The ink of Anne Ozorio’s
excellent review of the all-Anderson Ondine release (ODE
1012-2 - see review) is hardly dry; and, lo! here comes another
generously filled disc entirely devoted to Anderson’s recent music.
It thus considerably broadens ones appreciation of this still-young
composer’s substantial achievement. Indeed, all the works
here were written when Anderson was Composer-in-Association
to the City of Birmingham Symphony Orchestra between 2001
and 2005. Significantly, too, they were composed not only
for the Birmingham orchestra, but also for its satellites,
the CBSO Chorus and the BCMG.
its aims and means, Imagin’d Corners for five
horns and orchestra has much in common with Turnage’s Four-Horned
Fandango, although the latter is lighter in mood.
Four of the five soloists move around the audience and the
orchestra, so that the overall perspective is constantly
changing. The various facets of the horns’ register greatly
add to the ever-changing whole, to great colouristic and
expressive effect. Consciously or not, Anderson also seems
to pay tribute to Tippett, something that I also heard in
some of the other pieces here.
Eden opens with an arresting gesture: a slow melody passed between solo
viola and solo cello, playing without vibrato, evoking the
sound of Renaissance viols. The orchestra soon takes over
with powerfully evocative bell-like phrases; but the viola
and cello music of the opening keeps reappearing at various
stages, albeit with variations. However, the global impression
is festive, brightly optimistic, although the music eventually
fades away calmly.
American Choruses sets
gospel hymn texts; but one should not expect a comparatively
light-hearted treatment in the vein of Tippett’s Five
Negro Spirituals. Anderson sets the texts in
his own personal, intensely serious way without using,
let alone alluding to, existing hymn tunes; far from
it. The music is complex, exacting and clearly tailored
to the skills of a crack ensemble. The CBSO Chorus rise
magnificently to the occasion; and their thoroughly drilled,
clearly articulated and immaculate rendering is simply
stunning. For all its complexity the music is strongly
expressive; and I consider this marvellous work as one
of the finest – if not the finest – in this selection.
Anderson’s Symphony draws
on a painting by the Finnish artist and Sibelius’ friend
Akseli Gallen-Kallela who was much inspired by the Kalevala.
True the very opening of the work with its indeterminate
sounds almost graphically depicts pieces of ice drifting
on the water’s surface. However, as it unfolds, the music
continuously suggests what John Fallas aptly describes as
the “initial sense of movement-within-stasis”; and turns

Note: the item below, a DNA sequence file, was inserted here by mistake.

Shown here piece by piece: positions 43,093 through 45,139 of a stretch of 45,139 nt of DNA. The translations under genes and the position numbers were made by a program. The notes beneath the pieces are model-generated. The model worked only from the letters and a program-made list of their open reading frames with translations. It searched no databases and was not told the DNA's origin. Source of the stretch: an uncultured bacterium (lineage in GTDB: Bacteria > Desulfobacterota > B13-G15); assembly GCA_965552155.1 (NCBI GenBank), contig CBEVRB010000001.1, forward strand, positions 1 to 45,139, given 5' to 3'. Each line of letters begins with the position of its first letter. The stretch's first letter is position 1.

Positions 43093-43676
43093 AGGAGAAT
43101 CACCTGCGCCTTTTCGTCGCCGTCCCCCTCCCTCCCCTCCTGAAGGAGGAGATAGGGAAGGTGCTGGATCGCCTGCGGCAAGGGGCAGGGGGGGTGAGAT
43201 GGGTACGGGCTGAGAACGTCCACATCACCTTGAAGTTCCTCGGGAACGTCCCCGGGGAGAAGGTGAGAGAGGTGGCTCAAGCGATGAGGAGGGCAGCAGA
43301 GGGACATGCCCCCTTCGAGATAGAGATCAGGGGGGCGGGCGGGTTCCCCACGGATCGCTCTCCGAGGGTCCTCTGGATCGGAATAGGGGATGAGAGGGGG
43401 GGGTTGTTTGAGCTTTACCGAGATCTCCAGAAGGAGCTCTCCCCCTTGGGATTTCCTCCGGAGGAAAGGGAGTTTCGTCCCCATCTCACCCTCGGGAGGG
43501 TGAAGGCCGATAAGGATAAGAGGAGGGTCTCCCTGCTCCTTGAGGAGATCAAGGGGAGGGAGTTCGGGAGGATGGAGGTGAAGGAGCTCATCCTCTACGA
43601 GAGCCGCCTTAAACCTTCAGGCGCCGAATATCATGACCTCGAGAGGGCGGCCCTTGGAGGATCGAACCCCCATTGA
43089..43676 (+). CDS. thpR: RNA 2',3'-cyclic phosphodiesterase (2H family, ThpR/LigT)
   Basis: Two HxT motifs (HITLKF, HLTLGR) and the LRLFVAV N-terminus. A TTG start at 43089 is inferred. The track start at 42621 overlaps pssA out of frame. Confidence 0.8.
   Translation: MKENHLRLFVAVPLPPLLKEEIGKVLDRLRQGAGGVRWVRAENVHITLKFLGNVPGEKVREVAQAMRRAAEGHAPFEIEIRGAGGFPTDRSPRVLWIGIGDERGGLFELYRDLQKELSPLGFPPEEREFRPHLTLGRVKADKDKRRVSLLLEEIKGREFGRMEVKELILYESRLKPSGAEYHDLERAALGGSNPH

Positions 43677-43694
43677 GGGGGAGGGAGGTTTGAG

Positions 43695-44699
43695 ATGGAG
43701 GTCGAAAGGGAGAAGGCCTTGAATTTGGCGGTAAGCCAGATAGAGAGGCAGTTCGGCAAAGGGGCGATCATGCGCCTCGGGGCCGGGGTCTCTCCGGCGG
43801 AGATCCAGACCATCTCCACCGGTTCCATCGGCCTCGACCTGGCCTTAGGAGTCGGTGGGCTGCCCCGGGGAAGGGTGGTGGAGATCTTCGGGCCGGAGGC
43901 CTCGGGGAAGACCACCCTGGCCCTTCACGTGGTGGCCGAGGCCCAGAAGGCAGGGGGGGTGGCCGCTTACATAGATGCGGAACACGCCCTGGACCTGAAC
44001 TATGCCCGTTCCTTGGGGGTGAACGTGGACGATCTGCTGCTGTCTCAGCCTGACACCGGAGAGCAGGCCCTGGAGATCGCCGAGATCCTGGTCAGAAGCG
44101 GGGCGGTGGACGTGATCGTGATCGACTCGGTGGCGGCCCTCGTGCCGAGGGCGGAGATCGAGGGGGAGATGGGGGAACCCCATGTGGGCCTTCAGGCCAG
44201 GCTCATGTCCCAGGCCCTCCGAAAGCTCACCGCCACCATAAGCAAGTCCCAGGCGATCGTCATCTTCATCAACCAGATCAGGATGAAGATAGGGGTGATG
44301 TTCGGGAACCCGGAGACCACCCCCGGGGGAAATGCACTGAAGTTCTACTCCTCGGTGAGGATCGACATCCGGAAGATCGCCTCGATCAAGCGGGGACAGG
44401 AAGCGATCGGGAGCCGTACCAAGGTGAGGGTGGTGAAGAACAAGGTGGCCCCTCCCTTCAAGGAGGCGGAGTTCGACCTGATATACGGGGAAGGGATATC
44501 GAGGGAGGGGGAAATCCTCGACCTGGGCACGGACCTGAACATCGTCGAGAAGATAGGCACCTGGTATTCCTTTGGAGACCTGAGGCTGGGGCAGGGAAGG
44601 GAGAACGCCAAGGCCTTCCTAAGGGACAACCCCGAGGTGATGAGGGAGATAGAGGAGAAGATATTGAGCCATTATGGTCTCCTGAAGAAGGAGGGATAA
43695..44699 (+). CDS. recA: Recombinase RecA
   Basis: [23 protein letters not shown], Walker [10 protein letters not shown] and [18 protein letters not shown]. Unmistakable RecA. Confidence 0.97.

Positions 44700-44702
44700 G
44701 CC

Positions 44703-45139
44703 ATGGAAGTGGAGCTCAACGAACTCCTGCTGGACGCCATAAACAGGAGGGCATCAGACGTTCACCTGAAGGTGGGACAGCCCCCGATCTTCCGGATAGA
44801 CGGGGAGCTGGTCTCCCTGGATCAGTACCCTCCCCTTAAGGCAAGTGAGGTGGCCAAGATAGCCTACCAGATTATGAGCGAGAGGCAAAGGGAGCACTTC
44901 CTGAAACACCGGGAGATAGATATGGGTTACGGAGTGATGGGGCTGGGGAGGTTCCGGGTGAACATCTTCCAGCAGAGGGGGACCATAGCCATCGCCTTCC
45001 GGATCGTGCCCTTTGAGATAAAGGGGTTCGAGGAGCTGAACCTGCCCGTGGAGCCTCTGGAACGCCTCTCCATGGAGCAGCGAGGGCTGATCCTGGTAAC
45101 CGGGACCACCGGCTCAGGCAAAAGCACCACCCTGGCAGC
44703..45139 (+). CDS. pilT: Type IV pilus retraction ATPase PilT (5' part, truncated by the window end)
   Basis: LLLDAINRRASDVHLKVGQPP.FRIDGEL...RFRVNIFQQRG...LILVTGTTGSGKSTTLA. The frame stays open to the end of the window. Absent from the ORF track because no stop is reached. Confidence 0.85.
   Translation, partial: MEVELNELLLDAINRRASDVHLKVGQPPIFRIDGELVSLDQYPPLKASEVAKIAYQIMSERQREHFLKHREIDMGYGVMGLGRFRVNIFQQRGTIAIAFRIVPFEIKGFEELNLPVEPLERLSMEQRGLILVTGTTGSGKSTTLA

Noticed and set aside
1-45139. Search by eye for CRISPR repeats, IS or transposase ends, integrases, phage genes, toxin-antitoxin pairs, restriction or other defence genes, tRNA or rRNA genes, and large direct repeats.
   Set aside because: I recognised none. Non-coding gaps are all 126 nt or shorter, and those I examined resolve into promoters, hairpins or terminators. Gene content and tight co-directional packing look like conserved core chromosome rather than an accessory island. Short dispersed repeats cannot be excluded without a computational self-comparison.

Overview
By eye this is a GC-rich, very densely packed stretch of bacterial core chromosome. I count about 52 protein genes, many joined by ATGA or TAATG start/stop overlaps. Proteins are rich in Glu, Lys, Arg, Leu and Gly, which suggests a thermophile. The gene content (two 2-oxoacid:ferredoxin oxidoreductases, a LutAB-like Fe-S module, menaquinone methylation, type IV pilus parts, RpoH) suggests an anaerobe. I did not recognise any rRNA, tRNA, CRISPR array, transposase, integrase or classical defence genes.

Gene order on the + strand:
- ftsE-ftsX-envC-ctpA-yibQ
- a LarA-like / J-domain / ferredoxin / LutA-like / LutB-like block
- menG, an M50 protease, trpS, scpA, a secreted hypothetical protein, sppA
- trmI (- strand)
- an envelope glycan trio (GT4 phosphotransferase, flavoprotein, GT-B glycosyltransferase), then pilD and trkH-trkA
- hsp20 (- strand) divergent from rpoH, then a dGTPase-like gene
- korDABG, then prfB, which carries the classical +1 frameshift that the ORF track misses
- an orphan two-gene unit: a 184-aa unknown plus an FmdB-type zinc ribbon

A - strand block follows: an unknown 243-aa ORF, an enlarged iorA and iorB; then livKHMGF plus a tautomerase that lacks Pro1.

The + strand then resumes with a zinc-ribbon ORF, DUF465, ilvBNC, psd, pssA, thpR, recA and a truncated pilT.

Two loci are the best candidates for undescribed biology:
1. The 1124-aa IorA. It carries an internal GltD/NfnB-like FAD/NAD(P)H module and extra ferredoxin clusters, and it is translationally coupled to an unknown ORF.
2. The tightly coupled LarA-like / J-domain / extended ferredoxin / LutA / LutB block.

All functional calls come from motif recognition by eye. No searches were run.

out to be more closely argued and integrated than it might
have seemed at first. In fact, Anderson’s Symphony is a mighty
monolith blending tightly knit and powerfully evocative music.
title of Book of Hours for ensemble and electronics
refers to the famous Les très Riches Heures du
Duc de Berry and the La Dame à la Licorne tapestries,
although the music is by no means descriptive or programmatic.
The composer suggests that Part One is concerned with time
and Part Two with memory; and both are accordingly based
on much the same material, albeit viewed from different angles.
Part One opens with an utterly simple gesture: the first
four notes of the major scale - actually derived from a piano
piece Old Bells - continuously varied and expanded
again often suggesting bell-ringing. Part Two opens with
the same gesture, albeit completely blurred as if played
on an old crackling 78 rpm disc. The music builds up to a
climax that “pushes the music to breaking point” and explodes
in a furious electronic cadenza in which the argument seems
to disintegrate. The music, however, rests on a short dance-like
coda. In his excellent notes, John Fallas writes that the
second part is more continuous than the first. I do not entirely
agree and find that – for all its kaleidoscopic character – Part
One is on the whole much more satisfying. However, I readily
admit that repeated hearings may prove me wrong in this respect. Book
of Hours is an impressive and often beautiful piece,
although it is slightly disappointing. Maybe I was expecting
too much from a piece for ensemble and electronic, a medium
I am much attracted to. Indeed, electronics are used with
much discretion, taste and efficiency in Part One, but I
am less convinced by their use in Part Two. Anyway, this
is a substantial piece to which I will return.
splendid release on all counts: excellent performances, very
fine recording and detailed notes, and – most importantly – marvellous
music is contemporary music of the sort dear to me: complex
and demanding, but ultimately often beautiful and strongly
expressive. Not to be missed.
see also review by Anne Ozorio